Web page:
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Fresh Air and Nature as the Century Closes

I've always liked a wander by fields and hedgerow, having roamed around Billy Mill district in my childhood.


In the Autumn of 1999, I decided to take advantage of a walk organised by ‘Age Takes Centre Stage’.  A series of events in North Tyneside for those aged 50+ now in the fourth year of operation.   A walk in a Country Park seemed my sort of thing so I duly went along to the meeting place – The Rising Sun Country Park.

What a delightful experience it proved to be! Led by the local authority ecologist, we explored just a corner of this amazing natural resource.  We were shown many varieties of fungi (mushrooms). Without our ecologist guide, I would certainly have missed most of the incredible range. Then there were the enthralling stories and folklore to enchant us all.  Enough for me to go and explore the written word in the ensuing weeks.

That afternoon opened a whole new world for me.  That was autumn and I don’t live on the Park’s doorstep.  However, I’ve always liked a wander by fields and hedgerow, having roamed around Billy Mill district (farms, mill, fields now under concrete) in my childhood.  Here was a world I thought no longer open to me.  It’s quiet and birds still sing.  There are horses, cows and wildflowers.  I’ve been back to enjoy a ‘wander walk’ in midwinter, spring and summer when the orchids bloom.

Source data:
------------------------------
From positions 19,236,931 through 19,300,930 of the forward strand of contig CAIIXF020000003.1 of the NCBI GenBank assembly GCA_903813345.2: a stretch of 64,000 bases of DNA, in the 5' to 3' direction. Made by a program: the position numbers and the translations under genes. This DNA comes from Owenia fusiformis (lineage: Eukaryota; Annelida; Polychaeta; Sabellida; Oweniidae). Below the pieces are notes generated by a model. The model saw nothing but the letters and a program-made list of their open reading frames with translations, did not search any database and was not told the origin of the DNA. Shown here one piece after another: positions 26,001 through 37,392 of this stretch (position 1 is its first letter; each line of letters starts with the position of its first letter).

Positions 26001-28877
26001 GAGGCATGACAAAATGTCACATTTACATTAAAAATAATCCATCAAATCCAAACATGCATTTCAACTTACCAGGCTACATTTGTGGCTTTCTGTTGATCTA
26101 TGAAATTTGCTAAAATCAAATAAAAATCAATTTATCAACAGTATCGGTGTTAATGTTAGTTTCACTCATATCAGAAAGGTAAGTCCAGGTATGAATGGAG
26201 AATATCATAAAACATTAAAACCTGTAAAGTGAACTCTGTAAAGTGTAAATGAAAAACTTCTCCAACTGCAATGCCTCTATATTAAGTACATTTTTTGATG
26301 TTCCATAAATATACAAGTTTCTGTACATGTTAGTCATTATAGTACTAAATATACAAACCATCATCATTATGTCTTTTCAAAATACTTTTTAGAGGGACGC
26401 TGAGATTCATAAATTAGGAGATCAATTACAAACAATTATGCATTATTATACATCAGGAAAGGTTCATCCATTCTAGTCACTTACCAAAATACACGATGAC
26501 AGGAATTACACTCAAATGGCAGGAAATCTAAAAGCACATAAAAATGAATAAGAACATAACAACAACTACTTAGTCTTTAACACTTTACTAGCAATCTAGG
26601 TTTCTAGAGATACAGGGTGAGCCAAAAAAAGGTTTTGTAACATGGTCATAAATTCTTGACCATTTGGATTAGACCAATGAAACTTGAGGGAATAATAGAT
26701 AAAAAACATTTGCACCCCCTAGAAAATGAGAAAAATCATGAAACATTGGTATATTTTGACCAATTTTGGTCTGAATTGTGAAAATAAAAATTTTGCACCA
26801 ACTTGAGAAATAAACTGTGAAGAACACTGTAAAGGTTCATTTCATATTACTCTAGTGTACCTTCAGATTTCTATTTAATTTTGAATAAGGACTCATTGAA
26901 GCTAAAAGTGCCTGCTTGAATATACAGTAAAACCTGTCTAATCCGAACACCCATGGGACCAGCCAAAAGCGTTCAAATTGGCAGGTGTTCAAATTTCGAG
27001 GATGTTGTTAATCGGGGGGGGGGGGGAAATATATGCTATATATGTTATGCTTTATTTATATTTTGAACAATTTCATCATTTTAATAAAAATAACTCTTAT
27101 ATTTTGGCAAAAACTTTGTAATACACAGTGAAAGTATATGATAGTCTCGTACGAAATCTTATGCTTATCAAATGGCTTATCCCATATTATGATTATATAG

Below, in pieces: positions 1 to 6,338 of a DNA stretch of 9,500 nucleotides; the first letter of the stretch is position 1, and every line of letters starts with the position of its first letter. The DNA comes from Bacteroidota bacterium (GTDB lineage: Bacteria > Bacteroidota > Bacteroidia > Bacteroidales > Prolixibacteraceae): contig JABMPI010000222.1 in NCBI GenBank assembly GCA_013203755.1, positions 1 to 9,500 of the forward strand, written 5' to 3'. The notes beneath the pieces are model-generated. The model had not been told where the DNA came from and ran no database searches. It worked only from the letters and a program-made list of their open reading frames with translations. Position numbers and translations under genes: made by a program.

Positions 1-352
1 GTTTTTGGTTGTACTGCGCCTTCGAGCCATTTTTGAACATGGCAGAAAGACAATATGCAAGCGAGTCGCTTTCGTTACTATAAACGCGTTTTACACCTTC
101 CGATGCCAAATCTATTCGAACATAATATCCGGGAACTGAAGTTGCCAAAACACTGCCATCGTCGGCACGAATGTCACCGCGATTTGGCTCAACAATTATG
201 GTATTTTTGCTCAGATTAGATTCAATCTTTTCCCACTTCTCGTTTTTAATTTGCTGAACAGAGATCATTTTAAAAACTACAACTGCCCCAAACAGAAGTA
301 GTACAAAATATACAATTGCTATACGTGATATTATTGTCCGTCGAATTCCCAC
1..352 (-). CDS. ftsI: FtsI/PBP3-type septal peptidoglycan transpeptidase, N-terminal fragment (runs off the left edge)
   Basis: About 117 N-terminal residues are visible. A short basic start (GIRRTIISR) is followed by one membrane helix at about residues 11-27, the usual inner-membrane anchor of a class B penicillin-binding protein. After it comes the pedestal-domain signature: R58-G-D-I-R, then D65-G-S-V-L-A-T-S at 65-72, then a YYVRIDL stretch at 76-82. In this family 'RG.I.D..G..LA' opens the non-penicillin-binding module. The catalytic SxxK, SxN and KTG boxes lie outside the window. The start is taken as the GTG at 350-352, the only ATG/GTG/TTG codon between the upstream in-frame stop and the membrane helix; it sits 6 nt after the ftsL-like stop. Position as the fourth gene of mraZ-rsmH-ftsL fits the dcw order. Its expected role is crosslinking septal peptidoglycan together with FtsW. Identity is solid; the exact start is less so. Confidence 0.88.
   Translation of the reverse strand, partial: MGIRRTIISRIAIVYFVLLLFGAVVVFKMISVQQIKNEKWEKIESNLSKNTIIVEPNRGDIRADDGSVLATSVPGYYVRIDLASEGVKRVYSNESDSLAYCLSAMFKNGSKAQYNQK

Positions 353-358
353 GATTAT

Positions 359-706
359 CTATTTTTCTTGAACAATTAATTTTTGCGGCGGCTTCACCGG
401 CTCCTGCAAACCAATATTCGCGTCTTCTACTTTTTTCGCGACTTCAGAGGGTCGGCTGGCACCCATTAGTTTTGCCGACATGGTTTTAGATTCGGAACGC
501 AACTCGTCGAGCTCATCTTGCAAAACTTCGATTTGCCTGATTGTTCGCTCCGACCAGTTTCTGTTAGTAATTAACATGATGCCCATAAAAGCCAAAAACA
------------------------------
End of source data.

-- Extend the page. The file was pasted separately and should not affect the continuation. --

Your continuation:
How lucky we are to have this haven of countryside at the centre of our metropolitan borough.

Editor’s Note – the following information is taken from a leaflet on the Park provided by North Tyneside Council:

‘The Rising Sun aims to be a source of education, inspiration and enjoyment for the 21st century. The 400 acre site was designated a Country Park in 1986. The Rising Sun Pit opened in 1906 and closed in 1969. The woodlands and grasslands of today were planted on the derelict land that mining left behind. The hill was once a spoil heap, a pond has formed due to subsidence and a network of footpaths once wagonways.’

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